Activation Hell

People used to ask me “Why do you use Linux on your desktop?” Now they ask me “Why do you like Apple?” Here’s why:

Somewhere, deep in the bowels of Microsoft, there is a person who’s sole responsibility is to make other people miserable. After dealing with Windows XP activation for the last few days, I know this must be true.

In my spare time I’m reloading Windows on some old Dell GX280s that are being placed in a computer lab. This should be a no-brainer. Load the OS, install antivirus, download 85 updates, install Office, and you’re done.

This would be the case if it weren’t for one simple step – online activation. The first two I reloaded worked perfectly. The online activation happened almost instantly. Things went south on the third system. Online activation failed.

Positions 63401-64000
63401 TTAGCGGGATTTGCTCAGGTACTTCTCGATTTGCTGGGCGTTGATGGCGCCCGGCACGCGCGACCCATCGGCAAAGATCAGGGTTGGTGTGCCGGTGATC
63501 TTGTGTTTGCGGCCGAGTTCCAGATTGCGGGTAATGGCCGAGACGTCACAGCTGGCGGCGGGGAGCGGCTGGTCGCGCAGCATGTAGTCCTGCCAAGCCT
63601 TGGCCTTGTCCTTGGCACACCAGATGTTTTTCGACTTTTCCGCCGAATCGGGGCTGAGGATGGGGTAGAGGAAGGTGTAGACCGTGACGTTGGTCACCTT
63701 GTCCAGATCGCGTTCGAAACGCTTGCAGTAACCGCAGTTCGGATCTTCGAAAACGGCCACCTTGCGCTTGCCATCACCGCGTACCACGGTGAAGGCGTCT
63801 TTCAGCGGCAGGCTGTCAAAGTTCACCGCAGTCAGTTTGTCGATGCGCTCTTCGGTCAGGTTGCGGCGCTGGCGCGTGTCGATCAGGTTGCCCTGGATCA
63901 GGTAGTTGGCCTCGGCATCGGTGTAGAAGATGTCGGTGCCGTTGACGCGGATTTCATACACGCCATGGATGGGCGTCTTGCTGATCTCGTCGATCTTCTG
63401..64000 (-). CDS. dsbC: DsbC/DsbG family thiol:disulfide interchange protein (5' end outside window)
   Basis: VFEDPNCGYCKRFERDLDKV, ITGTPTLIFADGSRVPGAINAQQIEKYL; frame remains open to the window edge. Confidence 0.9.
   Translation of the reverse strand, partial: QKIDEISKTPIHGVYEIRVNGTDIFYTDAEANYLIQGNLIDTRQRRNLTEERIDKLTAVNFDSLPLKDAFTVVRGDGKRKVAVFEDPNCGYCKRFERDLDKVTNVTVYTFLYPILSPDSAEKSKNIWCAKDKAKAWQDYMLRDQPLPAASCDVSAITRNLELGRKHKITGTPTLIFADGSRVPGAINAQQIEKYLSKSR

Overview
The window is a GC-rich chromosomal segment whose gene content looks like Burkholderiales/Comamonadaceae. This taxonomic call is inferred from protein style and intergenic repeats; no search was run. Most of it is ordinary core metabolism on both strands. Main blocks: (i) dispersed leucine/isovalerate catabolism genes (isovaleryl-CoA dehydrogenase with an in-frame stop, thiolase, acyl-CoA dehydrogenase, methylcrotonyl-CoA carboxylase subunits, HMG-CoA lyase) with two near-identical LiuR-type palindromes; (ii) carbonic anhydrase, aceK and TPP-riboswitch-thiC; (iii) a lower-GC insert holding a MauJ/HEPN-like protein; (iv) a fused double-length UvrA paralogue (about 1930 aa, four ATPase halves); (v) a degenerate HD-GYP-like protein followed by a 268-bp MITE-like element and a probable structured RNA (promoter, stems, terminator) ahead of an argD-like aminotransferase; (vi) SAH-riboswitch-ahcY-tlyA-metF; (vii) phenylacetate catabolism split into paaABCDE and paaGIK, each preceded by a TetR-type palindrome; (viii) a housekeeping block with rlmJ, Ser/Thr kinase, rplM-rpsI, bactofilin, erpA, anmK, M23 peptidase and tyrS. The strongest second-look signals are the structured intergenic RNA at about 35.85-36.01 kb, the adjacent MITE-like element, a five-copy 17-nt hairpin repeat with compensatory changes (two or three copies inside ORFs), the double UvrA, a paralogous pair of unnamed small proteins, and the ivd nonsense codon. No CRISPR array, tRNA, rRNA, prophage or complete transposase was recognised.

It’s not like I’m a pirate. These are Dell systems with the original Certificates of Authenticity stickers still attached. Now I get to call Microsoft.

Step one, read 54 numbers to a computer. Step two, answer a few personal questions. Here’s a hint: you’ve installed this copy of XP on one computer, and yes you have upgraded hardware. Step three, type in 54 different numbers as the computer reads them back to you.

Thankfully I’m only doing 5 of these. I feel sorry for whichever one of my employees gets to do the other 45…

Ruby Generators

In my continuing quest to expand my knowledge of all things Computer Science, I stumbled across the Generator topic on Wikipedia. I ended up here after reading an excerpt from Python Cookbook.

The Wikipedia article describes a generator as something that looks like a function but behaves like an iterator. The interesting thing to me is that they can be used to build endless lists.